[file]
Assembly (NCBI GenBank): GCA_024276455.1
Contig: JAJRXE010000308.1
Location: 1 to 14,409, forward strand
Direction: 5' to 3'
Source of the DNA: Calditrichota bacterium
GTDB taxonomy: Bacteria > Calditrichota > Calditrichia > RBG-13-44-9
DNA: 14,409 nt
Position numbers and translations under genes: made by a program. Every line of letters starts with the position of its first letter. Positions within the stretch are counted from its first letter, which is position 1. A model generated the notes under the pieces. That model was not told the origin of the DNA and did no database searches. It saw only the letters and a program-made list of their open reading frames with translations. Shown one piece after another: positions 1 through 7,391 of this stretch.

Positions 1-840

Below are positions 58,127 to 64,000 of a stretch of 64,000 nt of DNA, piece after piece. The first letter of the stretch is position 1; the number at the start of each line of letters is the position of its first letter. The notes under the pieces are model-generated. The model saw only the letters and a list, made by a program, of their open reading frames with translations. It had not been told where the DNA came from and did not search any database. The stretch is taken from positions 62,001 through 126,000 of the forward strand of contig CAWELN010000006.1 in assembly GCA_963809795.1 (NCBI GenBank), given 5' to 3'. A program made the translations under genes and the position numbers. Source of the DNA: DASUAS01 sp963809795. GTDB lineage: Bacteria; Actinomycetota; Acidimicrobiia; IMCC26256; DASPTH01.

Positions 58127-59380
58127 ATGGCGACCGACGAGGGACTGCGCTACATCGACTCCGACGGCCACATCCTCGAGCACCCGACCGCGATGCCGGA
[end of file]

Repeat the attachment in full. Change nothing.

Assembly (NCBI GenBank): GCA_024276455.1
Contig: JAJRXE010000308.1
Location: 1 to 14,409, forward strand
Direction: 5' to 3'
Source of the DNA: Calditrichota bacterium
GTDB taxonomy: Bacteria > Calditrichota > Calditrichia > RBG-13-44-9
DNA: 14,409 nt
Position numbers and translations under genes: made by a program. Every line of letters starts with the position of its first letter. Positions within the stretch are counted from its first letter, which is position 1. A model generated the notes under the pieces. That model was not told the origin of the DNA and did no database searches. It saw only the letters and a program-made list of their open reading frames with translations. Shown one piece after another: positions 1 through 7,391 of this stretch.

Positions 1-840

Below are positions 58,127 to 64,000 of a stretch of 64,000 nt of DNA, piece after piece. The first letter of the stretch is position 1; the number at the start of each line of letters is the position of its first letter. The notes under the pieces are model-generated. The model saw only the letters and a list, made by a program, of their open reading frames with translations. It had not been told where the DNA came from and did not search any database. The stretch is taken from positions 62,001 through 126,000 of the forward strand of contig CAWELN010000006.1 in assembly GCA_963809795.1 (NCBI GenBank), given 5' to 3'. A program made the translations under genes and the position numbers. Source of the DNA: DASUAS01 sp963809795. GTDB lineage: Bacteria; Actinomycetota; Acidimicrobiia; IMCC26256; DASPTH01.

Positions 58127-59380
58127 ATGGCGACCGACGAGGGACTGCGCTACATCGACTCCGACGGCCACATCCTCGAGCACCCGACCGCGATGCCGGA